Gobin also announced an expansion of Warrior Hike. Veterans, specifically those injured while serving and are unable to hike, expressed an interest in a similar opportunity to connect with the outdoors to help them heal mentally from their wartime experiences. The result will be Warrior Paddle, which will entail paddling the entire length of the Mississippi River.
For more information on Warrior Hike or to learn how to support them, visit warriorhike.org
See pictures on their Facebook Site: https://www.facebook.com/warriorhike
From AMC enews blast:
In the New York Highlands developers are proposing a 1.4 million square foot casino hotel in the heart of Sterling Forest State Park. The proposal includes a new highway interchange off the New York Thruway for an expected seven million visitors a year.
AMC has worked side-by-side with our partners for close to two decades to protect the 22,000-acre Sterling Forest State Park, which offers outstanding recreational opportunities, including six miles of the iconic Appalachian Trail. Approximately $55 million in public open space funding was contributed toward the park’s purchase and protection by the federal government, New York, and New Jersey. But now, this enormous development proposal threatens to devastate the ecological integrity and irreplaceable recreational values for which the land was initially protected.
Visit the Action Center to learn more.
Take Action TODAY to stop the proposed casino and help protect Sterling Forest State Park!
Mid-Atlantic Policy Manager
Appalachian Mountain Club
The Franklin Chamber of Commerce, First Baptist Church (FBC) of Franklin and Three Eagles Outfitters in NC were recently recognized for its support to the Appalachian Trail Community Program by a visit from AT Community Committee members.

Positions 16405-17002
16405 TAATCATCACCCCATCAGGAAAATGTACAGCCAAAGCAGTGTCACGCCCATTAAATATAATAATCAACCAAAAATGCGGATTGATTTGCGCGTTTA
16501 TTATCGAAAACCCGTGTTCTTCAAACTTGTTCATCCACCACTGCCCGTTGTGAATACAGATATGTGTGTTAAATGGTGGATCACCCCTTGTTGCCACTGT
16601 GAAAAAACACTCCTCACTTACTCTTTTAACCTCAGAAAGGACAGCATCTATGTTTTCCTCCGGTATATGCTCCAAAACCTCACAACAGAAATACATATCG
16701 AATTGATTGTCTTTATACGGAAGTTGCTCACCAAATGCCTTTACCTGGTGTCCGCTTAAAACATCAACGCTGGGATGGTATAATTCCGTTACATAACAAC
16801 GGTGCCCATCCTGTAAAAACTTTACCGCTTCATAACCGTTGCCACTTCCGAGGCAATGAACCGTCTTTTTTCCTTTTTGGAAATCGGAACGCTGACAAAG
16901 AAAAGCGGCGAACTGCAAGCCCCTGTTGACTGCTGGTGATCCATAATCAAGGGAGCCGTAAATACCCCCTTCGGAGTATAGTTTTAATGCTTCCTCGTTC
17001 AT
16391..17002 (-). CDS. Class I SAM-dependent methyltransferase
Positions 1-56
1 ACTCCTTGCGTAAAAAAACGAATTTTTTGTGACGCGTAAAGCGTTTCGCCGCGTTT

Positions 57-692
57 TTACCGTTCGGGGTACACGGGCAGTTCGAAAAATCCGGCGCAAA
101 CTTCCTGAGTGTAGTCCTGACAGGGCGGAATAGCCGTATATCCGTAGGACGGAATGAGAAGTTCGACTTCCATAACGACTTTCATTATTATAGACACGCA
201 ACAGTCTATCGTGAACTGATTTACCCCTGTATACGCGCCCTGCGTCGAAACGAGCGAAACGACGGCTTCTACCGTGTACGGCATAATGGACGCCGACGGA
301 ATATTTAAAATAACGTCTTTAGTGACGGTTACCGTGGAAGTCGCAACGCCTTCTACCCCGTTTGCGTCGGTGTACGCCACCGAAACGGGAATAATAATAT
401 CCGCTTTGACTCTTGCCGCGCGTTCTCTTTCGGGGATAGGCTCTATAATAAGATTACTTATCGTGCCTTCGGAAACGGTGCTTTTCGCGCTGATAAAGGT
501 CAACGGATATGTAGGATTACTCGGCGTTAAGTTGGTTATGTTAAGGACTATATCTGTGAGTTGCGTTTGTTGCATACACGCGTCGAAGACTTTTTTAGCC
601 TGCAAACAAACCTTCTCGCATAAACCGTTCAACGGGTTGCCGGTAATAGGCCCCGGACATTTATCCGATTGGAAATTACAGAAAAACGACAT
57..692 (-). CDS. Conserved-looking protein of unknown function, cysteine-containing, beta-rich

Since Franklin’s formal designation in March 2010 as an A.T. Community the Chamber has helped build public awareness about the significant resources and economic opportunities the Appalachian National Scenic Trail brings to Franklin as an A.T. Community. The Chamber highlights Franklin as an AT Community in the New Comers Guide along with AT hike information, and they provide space for an AT display in the Chamber building.
Three Eagles Outfitters was recently recognized for their support to the Appalachian Trail Community Program by a visit from AT Community Committee members. For more than 20 years Three Eagles has offered support for AT hikers. They offer AT discounts, internet service, coffee bar & lounge, in-town shuttles to the store, and free mail drop service for hikers.
FBC serves a free hiker breakfast for four weeks in the spring, takes a photo of each hiker and mails the photo along with a hiker written note home. Last year the church fed over 800 hikers.
Bill Van Horn- ATCC co-chair, Linda Harbuck- CoC Executive Director, Kristina Moe- ATCC co-chair, Olga Pader- ATCC member, Cindy Cavender- CoC Special Events coordinator and Marketing Director, Diane Baldwin- CoC Administrative Assistant, David Lippy- ATCC member.
David Lippy- ATCC member,Olga Pader- ATCC member, Jackie Kussow-Sroka- Three Eagles, Kristina Moe- ATCC co-chair, Kevin Kussow- Three Eagles, Bill Van Horn- ATCC co-chair.
Front row: Dave Lippy & Bill Van Horn- ATCC members
Back row: Patsy Parker- FBC breakfast organizer, Jack Jarrett- FBC associate pastor, Olga Pader-ATCC member & Nantahala Hiking Club president, Mary Beth Houston- FBC office administrator, Robert Brown- FBC pastor.
The A.T. Community Supporter Program is offered by the Appalachian Trail Conservancy (ATC) as part of its A.T. Community Program. The Community Supporter Program highlights non-profits, organizations, and businesses that provide support to the hiking community, the Appalachian Trail and/or the ATC by recognizing participating entities as “A.T. Community Supporters.” Once designated the “Supporter” is recognized with a window decal, certificate and highlighted on the ATC web site.